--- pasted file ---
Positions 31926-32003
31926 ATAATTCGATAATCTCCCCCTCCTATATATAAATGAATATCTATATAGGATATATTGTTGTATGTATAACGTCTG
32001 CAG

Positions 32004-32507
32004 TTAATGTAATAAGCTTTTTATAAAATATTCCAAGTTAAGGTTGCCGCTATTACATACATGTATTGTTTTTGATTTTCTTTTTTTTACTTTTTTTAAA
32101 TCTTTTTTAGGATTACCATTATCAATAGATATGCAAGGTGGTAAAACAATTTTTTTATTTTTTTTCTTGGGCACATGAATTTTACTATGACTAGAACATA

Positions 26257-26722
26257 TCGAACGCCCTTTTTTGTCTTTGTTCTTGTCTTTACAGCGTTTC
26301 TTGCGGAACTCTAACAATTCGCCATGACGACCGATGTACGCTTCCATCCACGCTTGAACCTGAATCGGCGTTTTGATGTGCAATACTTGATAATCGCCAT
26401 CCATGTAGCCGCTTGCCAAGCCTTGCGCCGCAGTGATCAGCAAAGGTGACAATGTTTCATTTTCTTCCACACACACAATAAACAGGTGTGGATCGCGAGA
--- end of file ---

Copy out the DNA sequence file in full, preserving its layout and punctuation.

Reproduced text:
Positions 31926-32003
31926 ATAATTCGATAATCTCCCCCTCCTATATATAAATGAATATCTATATAGGATATATTGTTGTATGTATAACGTCTG
32001 CAG

Positions 32004-32507
32004 TTAATGTAATAAGCTTTTTATAAAATATTCCAAGTTAAGGTTGCCGCTATTACATACATGTATTGTTTTTGATTTTCTTTTTTTTACTTTTTTTAAA
32101 TCTTTTTTAGGATTACCATTATCAATAGATATGCAAGGTGGTAAAACAATTTTTTTATTTTTTTTCTTGGGCACATGAATTTTACTATGACTAGAACATA

Positions 26257-26722
26257 TCGAACGCCCTTTTTTGTCTTTGTTCTTGTCTTTACAGCGTTTC
26301 TTGCGGAACTCTAACAATTCGCCATGACGACCGATGTACGCTTCCATCCACGCTTGAACCTGAATCGGCGTTTTGATGTGCAATACTTGATAATCGCCAT
26401 CCATGTAGCCGCTTGCCAAGCCTTGCGCCGCAGTGATCAGCAAAGGTGACAATGTTTCATTTTCTTCCACACACACAATAAACAGGTGTGGATCGCGAGA